Head copying is a unique process different from learning codes itself

As for Morse code learning is concerned, this study may mean to us head copying is quite different from learning codes itself. We should intentionally train head copying for conversational QSO. 

 2015 Nov;36(11):4512-28. doi: 10.1002/hbm.22939. Epub 2015 Aug 25.

From perceptual to lexico-semantic analysis--cortical plasticity enabling new levels of processing.


Certain kinds of stimuli can be processed on multiple levels. While the neural correlates of different levels of processing (LOPs) have been investigated to some extent, most of the studies involve skills and/or knowledge already present when performing the task. In this study we specifically sought to identify neural correlates of an evolving skill that allows the transition from perceptual to a lexico-semantic stimulus analysis. Eighteen participants were trained to decode 12 letters of Morse code that were presented acoustically inside and outside of the scanner environment. Morse code was presented in trains of three letters while brain activity was assessed with fMRI. Participants either attended to the stimulus length (perceptual analysis), or evaluated its meaning distinguishing words from nonwords (lexico-semantic analysis). Perceptual and lexico-semantic analyses shared a mutual network comprising the left premotor cortex, the supplementary motor area (SMA) and the inferior parietal lobule (IPL). Perceptual analysis was associated with a strong brain activation in the SMA and the superior temporal gyrus bilaterally (STG), which remained unaltered from pre and post training. In the lexico-semantic analysis post learning, study participants showed additional activation in the left inferior frontal cortex (IFC) and in the left occipitotemporal cortex (OTC), regions known to be critically involved in lexical processing. Our data provide evidence for cortical plasticity evolving with a learning process enabling the transition from perceptual to lexico-semantic stimulus analysis. Importantly, the activation pattern remains task-related LOP and is thus the result of a decision process as to which LOP to engage in.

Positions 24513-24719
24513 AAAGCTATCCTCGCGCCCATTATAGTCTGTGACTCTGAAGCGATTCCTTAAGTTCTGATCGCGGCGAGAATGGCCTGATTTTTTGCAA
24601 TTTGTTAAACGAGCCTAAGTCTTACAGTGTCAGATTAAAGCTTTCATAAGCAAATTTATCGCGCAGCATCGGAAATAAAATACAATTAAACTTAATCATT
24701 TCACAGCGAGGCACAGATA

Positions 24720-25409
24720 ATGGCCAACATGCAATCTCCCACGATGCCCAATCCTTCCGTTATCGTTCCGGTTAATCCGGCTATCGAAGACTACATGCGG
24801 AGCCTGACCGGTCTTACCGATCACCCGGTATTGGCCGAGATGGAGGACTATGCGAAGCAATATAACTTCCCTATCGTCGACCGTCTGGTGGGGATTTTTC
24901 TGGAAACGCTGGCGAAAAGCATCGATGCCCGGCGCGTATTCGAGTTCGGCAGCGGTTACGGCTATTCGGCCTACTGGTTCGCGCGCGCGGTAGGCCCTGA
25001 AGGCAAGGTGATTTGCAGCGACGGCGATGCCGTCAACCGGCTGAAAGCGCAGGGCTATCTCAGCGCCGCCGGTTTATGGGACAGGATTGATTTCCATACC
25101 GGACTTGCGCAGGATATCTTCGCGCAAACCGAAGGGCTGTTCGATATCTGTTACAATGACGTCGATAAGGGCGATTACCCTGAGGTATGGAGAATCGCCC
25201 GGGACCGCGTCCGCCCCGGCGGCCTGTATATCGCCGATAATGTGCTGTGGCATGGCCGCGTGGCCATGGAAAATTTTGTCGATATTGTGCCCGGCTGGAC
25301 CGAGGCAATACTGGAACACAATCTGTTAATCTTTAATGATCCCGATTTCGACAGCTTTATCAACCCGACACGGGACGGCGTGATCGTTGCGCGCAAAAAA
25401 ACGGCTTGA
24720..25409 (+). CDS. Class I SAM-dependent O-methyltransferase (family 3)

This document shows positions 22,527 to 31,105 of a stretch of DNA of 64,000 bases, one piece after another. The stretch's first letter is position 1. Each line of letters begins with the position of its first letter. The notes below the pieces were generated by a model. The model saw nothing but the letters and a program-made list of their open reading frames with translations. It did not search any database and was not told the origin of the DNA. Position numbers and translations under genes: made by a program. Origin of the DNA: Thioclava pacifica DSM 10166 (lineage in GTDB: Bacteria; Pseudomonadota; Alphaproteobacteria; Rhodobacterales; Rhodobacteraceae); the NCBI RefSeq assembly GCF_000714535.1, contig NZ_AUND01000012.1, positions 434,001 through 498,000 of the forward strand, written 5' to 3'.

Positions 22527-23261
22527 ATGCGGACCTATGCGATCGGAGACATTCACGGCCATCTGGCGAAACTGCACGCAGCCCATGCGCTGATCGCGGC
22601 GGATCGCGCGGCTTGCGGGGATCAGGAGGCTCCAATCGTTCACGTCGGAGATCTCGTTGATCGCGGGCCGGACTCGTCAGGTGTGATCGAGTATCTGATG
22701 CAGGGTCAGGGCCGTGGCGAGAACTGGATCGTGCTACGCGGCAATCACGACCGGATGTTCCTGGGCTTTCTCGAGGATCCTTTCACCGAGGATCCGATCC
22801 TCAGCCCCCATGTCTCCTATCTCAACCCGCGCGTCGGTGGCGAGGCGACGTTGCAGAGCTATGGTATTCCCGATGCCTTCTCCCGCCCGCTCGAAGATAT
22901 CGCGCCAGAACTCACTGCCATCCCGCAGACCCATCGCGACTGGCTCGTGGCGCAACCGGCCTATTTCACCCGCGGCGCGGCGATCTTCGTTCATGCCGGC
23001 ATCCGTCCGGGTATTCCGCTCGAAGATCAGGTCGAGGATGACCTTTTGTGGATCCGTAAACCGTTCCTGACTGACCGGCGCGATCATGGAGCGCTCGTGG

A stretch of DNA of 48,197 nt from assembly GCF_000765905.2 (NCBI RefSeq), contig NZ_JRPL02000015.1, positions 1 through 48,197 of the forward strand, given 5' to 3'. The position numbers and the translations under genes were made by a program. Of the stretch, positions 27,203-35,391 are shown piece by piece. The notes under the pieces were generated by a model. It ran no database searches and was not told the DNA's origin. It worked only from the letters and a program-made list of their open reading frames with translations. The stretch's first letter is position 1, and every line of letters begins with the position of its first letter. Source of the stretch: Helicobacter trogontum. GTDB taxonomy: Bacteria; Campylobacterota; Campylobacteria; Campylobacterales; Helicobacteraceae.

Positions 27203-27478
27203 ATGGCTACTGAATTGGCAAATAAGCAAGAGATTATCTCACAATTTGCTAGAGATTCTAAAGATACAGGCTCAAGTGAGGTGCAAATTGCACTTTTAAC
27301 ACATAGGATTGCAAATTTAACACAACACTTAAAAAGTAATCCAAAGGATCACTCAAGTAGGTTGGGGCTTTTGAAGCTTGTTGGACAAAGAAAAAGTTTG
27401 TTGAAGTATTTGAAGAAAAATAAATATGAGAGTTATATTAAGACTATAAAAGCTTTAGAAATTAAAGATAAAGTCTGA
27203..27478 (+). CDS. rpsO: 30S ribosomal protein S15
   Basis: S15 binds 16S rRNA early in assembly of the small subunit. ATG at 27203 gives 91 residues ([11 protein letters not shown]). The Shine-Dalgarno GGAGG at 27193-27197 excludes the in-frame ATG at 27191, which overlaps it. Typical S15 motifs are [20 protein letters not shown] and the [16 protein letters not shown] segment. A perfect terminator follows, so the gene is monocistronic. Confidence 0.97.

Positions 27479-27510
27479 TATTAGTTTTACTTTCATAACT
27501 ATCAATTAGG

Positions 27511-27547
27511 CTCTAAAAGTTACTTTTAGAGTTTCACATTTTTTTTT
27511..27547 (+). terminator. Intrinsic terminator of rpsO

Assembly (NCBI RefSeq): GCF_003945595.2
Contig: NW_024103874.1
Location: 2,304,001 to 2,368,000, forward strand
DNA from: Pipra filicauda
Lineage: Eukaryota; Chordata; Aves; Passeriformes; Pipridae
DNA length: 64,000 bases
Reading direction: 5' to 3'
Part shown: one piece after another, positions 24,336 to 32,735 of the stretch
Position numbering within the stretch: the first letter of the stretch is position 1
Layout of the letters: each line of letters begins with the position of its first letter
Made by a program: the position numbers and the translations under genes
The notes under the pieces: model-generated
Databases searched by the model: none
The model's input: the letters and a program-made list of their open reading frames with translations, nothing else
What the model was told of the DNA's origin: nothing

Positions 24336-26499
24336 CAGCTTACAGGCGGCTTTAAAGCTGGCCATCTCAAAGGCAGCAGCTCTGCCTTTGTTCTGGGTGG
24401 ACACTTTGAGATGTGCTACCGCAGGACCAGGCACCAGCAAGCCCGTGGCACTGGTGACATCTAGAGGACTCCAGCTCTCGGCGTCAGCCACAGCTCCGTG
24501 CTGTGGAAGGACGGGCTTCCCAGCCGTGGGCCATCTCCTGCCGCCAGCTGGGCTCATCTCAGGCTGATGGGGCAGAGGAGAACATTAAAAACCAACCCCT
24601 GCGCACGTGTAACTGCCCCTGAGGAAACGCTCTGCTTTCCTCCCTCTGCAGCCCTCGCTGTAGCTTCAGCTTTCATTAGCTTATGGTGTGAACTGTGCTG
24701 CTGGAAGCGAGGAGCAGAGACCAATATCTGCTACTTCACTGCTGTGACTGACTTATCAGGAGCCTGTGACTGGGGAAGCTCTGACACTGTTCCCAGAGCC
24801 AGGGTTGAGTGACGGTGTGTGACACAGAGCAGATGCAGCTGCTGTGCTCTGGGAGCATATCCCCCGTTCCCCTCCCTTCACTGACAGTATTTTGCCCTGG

1. If you stay with the code you automatically "head copy" and will find you can copy higher speeds than you ever thought you could.

    1. Ellen,

      Thanks for your comment. You are correct about head copying. But, at least in Japan, CW has been taught by professional radio operators who forced them to write down every letter. It has made head copying impossible for them. At first, hand writing copying is necessary for training. But in a stage of training, the trainee should discard pen and paper. Or he/she would not be able to head copy throughout his life. That is why I have stressed on the importance of head copying.

      See you on 40m as usual.